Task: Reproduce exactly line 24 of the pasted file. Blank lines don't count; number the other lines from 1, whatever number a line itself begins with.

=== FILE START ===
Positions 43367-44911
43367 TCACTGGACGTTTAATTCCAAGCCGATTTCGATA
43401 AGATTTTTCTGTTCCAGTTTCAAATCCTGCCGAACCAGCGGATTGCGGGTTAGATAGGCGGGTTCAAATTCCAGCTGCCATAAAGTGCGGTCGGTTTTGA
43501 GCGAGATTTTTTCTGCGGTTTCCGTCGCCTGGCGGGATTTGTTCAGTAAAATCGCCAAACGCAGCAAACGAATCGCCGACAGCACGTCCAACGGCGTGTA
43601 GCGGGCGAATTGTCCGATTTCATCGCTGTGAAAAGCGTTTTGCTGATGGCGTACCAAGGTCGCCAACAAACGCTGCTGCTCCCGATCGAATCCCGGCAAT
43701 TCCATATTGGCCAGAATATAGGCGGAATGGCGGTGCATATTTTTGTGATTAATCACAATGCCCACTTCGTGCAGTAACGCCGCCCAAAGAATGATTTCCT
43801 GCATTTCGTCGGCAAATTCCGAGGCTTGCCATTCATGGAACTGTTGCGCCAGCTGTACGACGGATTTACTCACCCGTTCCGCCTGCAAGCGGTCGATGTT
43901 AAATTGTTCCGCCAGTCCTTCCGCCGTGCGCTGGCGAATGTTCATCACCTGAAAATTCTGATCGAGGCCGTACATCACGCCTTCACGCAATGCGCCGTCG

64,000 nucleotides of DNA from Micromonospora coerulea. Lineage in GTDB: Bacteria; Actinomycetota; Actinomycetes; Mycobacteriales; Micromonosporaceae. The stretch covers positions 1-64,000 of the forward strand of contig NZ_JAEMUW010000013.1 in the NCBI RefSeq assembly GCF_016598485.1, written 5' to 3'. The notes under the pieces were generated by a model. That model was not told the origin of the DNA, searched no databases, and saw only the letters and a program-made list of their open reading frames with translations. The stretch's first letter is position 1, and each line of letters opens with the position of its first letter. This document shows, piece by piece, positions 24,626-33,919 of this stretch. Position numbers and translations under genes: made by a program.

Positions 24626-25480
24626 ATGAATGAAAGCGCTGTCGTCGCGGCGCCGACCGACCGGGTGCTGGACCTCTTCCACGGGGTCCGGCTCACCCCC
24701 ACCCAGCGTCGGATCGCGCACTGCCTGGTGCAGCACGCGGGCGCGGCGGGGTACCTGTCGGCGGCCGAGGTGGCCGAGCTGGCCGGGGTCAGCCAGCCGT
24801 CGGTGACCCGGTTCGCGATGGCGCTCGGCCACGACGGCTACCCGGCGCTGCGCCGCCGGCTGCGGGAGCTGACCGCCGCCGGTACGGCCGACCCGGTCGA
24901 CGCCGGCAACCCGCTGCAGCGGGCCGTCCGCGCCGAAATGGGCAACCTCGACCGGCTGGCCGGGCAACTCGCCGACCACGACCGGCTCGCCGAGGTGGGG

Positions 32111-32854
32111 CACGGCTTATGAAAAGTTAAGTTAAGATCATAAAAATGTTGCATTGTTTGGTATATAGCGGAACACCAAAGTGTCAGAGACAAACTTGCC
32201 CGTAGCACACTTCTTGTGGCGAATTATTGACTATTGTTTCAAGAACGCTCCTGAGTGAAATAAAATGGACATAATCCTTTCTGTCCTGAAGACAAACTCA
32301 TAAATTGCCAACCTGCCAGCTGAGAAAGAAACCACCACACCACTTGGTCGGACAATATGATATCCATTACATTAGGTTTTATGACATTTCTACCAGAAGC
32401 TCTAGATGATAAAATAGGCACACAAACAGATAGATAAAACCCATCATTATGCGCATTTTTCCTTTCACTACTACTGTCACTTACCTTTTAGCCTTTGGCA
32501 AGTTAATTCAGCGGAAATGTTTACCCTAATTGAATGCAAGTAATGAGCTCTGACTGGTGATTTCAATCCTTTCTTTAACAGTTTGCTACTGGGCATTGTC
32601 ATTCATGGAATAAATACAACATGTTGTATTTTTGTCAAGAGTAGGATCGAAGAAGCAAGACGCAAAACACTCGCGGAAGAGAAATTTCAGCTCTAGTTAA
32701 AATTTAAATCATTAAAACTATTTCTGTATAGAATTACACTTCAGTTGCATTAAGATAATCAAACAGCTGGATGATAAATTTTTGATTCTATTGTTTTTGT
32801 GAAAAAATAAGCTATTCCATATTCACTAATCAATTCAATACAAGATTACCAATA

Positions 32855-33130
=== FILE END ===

Positions 32855-33130